Davina and the Vagabonds are different from the very start. There are no guitars in the group, which consists of Davina Sowers on piano and vocals plus horns, drums, upright bass and even sousaphone and vibraphone. The analog sound on their new CD, Sunshine, is excellent and the acoustic nature of the music adds to the timeless quality.
It’s hard to classify this music. Although the group is from Minneapolis, the sound definitely evokes New Orleans. It has elements of Dixieland jazz, breezy early rock ‘n roll, and blues.
Then there is Sowers’ voice, which reminds me of early blues and cabaret singers like Sippie Wallace, Lena Horne or Eartha Kitt, mixed with a bit of Amy Winehouse.
As for the songs, “Sunshine” evokes early ’60s pop with its cheerful music and lyrics, while “Flow” reminds me strongly of Winehouse. “Fizzle Out” transports the listener to an after-hours jazz club. “Away From Me” is an aching blues ballad, “I Try to Be Good” is a jazzy romp with delightful piano from Sowers. “You Better Start Prayin” and “Red Shoes” let the horn section shine and will have you ready to get out and second line and “Throw It To the Wolves For Love” not only has a great title but it has a great ragtime swing.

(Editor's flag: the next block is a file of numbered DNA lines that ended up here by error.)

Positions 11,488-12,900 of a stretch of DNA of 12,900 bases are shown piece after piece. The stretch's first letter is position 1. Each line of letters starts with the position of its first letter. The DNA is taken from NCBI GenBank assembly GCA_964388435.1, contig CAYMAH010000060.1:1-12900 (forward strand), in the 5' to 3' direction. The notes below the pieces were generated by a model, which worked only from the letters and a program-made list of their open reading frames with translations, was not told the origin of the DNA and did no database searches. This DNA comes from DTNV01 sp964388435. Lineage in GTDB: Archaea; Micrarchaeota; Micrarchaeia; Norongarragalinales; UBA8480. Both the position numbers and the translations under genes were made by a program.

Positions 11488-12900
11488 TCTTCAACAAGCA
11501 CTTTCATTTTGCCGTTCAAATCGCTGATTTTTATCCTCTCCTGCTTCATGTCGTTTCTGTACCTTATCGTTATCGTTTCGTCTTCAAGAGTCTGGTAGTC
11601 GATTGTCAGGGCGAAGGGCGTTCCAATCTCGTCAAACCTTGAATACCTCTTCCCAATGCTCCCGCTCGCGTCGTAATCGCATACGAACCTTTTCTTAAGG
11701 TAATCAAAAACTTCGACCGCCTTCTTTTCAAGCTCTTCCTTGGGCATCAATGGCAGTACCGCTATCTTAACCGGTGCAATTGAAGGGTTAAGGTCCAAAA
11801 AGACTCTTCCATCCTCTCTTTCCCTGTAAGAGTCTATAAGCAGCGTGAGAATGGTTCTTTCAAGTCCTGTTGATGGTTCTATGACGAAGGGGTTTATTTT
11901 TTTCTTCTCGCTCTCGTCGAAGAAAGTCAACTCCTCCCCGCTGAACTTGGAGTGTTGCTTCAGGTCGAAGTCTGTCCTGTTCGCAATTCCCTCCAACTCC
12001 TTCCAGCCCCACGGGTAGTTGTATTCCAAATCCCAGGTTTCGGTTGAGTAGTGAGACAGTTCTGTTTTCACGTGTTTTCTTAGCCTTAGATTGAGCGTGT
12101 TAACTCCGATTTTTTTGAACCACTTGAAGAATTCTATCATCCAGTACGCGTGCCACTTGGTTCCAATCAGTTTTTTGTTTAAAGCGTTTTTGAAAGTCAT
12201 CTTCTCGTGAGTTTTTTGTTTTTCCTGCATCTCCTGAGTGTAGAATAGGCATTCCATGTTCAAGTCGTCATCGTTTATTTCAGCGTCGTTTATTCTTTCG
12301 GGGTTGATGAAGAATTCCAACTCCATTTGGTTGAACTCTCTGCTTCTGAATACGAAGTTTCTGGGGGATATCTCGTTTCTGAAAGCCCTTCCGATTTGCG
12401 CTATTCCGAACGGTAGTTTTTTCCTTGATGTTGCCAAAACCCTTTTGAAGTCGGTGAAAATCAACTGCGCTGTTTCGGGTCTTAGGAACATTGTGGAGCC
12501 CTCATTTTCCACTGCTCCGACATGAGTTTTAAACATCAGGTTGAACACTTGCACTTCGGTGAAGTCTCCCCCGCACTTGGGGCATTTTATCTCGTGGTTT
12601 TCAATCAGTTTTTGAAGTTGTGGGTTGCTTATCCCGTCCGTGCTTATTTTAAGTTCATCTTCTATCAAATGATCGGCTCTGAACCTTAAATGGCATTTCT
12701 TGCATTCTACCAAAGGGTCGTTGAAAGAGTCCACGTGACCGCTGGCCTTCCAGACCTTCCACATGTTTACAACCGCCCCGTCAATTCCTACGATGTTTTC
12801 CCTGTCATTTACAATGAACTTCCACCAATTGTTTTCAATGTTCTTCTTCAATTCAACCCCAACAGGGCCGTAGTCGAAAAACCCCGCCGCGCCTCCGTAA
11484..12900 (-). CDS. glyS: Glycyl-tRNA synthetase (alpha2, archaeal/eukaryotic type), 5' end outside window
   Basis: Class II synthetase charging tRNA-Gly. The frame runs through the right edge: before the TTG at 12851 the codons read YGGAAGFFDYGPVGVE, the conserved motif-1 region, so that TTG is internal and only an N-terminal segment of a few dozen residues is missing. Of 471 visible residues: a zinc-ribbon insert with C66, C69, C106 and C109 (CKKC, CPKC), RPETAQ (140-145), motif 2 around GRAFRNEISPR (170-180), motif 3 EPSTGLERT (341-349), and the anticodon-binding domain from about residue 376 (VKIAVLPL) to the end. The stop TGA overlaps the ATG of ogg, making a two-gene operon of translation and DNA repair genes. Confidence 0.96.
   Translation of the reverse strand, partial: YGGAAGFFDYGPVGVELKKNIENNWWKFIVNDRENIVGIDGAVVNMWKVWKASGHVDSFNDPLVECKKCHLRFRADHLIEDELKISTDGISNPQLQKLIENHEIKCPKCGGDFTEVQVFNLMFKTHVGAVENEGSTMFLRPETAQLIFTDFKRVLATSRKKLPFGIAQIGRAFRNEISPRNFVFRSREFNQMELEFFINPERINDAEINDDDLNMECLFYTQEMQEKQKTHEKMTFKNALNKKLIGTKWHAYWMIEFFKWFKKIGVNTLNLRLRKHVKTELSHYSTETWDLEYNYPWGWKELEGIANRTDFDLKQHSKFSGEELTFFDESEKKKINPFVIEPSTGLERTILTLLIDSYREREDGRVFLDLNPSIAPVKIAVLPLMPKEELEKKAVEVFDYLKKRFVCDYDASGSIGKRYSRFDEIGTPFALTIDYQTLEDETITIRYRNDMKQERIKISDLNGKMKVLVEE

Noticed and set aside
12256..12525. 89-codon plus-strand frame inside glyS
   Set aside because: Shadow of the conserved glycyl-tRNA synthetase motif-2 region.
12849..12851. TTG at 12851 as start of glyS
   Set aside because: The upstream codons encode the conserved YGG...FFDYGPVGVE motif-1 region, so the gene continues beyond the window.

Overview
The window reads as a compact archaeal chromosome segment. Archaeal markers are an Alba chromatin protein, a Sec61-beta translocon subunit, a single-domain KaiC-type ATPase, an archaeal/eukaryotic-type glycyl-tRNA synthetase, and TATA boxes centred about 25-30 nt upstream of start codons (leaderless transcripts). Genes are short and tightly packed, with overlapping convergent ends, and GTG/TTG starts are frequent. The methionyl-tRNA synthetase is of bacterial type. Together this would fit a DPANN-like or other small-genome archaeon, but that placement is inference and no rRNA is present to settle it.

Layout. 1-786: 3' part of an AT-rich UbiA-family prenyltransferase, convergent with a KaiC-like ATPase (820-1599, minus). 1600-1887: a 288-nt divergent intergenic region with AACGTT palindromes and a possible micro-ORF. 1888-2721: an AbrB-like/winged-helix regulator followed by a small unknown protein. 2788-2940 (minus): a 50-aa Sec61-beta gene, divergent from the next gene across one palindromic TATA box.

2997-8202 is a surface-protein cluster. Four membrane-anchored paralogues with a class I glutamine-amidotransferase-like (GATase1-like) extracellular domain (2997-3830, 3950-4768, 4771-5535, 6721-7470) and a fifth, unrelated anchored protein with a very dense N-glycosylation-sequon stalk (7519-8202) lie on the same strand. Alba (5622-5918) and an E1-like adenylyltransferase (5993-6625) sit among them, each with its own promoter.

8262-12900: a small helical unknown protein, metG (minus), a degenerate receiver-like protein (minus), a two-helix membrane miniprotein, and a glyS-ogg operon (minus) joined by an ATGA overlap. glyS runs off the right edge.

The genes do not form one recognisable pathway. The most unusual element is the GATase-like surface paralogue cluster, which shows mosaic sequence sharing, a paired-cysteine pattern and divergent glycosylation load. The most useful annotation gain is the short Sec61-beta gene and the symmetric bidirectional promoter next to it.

In addition to these original tunes, Sunshine includes three fantastic covers. “I’d Rather Drink Muddy Water” is pure soul and compares favorably to the version by Aretha Franklin. Sowers does an amazing job on Fats Waller’s “You Must Be Losing Your Mind,” turning it into a smoldering torch song. This is followed by a touching, solo performance by Sowers of Patty Griffith’s “Heavenly Day.”
The CD ends with a bonus track, “Under Lock and Key,” which was the title track of the group’s 2007 album, now out of print.
You will not have heard anything quite like Davina and The Vagabonds. But I believe you’re going to love what you hear.